Enhancement of old colour photographs using Generative Adversarial Networks

It’s almost Christmas, I haven’t posted anything in a while and I see that WordPress has an Image Compare feature, so let’s have some colourful fun.

When I’m not at the computer writing R code, I can often be found at the computer processing photographs. Or at the computer browsing Twitter, which is how I came across Stuart Humphryes, a digital artist who enhances autochromes. Autochromes are early colour photographs, generated using a process patented by the Lumière brothers in 1903. You can find and download many examples of them online. Stuart uses a variety of software tools to clean, enhance and balance the colours, resulting in bright vivid images that often have a contemporary feel, whilst at the same time retaining the somewhat “dreamy” quality of the original.

Having read that one of his tools uses neural networks, I was keen to discover how easy it is to achieve something similar using freely-available software found online. The answer is “quite easy” – although achieving results as good as Stuart’s is somewhat more difficult. Here’s how I went about it.

Continue reading

Nodalpoint: now in glorious stereophonic audio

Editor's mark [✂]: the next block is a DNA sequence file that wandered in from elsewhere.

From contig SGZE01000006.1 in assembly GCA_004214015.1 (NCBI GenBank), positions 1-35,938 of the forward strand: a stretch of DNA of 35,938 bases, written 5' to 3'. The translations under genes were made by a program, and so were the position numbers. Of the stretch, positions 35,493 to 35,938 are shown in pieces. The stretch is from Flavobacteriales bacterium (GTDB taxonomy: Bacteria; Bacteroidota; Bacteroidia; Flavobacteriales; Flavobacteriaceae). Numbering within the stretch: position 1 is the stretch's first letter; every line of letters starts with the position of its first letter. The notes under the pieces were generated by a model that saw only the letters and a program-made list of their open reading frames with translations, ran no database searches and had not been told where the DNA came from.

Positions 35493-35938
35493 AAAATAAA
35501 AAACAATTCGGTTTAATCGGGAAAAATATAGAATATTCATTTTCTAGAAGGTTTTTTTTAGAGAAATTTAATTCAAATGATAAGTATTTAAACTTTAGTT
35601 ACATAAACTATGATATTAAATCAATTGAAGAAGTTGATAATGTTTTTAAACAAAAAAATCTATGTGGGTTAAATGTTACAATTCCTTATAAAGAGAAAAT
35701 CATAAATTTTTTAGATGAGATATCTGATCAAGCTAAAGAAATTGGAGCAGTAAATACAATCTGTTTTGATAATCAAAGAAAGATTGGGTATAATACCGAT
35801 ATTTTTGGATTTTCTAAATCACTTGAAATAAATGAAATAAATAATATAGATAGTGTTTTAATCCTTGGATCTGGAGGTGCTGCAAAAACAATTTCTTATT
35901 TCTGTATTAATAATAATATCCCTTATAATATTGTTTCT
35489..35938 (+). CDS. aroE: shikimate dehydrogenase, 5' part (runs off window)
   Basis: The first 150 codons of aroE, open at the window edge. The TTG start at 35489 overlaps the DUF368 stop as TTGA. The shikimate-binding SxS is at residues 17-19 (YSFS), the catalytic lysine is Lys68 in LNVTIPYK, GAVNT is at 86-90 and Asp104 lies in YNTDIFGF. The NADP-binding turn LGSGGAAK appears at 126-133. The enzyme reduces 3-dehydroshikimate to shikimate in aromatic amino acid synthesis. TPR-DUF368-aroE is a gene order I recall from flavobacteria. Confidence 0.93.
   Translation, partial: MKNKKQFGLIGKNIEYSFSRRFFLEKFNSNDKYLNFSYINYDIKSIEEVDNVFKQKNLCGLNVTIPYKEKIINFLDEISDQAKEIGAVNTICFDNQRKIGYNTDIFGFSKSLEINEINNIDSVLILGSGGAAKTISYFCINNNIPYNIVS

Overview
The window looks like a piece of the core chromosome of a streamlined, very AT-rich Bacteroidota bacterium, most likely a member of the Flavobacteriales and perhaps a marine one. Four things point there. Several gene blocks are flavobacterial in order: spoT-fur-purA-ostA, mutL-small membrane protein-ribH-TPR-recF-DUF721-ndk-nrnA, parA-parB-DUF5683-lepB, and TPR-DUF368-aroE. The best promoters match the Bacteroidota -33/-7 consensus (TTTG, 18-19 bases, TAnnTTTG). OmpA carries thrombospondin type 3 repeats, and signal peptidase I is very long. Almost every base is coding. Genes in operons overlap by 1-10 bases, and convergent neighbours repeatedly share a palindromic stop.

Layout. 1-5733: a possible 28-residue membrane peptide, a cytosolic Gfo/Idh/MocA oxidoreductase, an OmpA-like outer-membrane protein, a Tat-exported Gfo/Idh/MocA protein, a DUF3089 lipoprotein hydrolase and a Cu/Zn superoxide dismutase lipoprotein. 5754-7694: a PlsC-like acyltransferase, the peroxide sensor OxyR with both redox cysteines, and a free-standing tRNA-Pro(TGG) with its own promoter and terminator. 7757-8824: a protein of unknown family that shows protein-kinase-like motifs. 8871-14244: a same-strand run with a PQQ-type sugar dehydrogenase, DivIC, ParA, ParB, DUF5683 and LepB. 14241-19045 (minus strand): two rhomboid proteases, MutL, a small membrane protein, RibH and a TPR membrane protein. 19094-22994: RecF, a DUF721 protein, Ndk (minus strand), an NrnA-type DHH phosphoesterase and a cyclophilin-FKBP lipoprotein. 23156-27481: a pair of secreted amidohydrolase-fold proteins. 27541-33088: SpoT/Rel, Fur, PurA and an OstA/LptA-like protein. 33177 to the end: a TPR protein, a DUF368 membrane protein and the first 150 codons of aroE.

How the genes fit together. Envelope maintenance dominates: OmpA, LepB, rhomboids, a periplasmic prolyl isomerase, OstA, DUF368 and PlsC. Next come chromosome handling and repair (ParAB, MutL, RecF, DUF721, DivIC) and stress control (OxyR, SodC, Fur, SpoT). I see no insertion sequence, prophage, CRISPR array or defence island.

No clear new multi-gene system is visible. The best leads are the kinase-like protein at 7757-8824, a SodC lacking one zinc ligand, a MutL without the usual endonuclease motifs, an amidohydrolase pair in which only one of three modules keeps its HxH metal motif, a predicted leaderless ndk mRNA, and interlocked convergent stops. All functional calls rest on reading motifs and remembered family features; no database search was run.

Nodalpoint Conversations is, in Greg’s words, “Nodalpoint rebooted as a podcast”. Long-time readers will remember Nodalpoint, a bioinformatics community where many of us first came together.

In the “pilot” episode, Greg and I chat (via Skype between Leiden and Sydney) about all things bioinformatics. It was a new experience for me and one which I greatly enjoyed, despite being somewhat unsettled by the sound of my own recorded voice.

Check out Episode 1 of Nodalpoint Conversations. It’s as close to proof of my existence as you’ll get. Then follow nodalconv on Twitter.

Darwin 2009: multimedia and more

Good to see that the BBC are getting into the Darwin anniversary celebrations. Here’s their informative website with TV/radio shows and special features.

BBC Radio 4 also have a Darwin website. You could do a lot worse than start by listening to Melvyn Bragg’s 4-part Darwin series from the show “In Our Time”. It’s available via the iplayer or as a podcast.

Elsewhere in the UK there are Darwin 200 events organised by the Natural History Museum and the Wellcome Trust.

SciVee: first impressions

I’ve been busy the past few days and not paying full attention to the information stream from the web, but I kept seeing this word SciVee.

I can’t summarise it any better than Deepak: “SciVee provides scientists, especially authors with a platform to essentially set up video podcasts, or as they call them, PubCasts, around a publication.” It’s built in partnership with PLoS, amongst others and provides channels for several PLoS journals.

Just got around to watching the featured pubcast, Structural Evolution of the Protein Kinase–Like Superfamily and I’m really impressed with the concept. SciVee is also discussed by Bora, John and Frank and is tagged at del.icio.us and technorati.

Of course, some scientists might be a bit shy about appearing in a video. This conjures up amusing images of young, photogenic Ph.D. students hiding from the PI with a newfound enthusiasm for videocasts.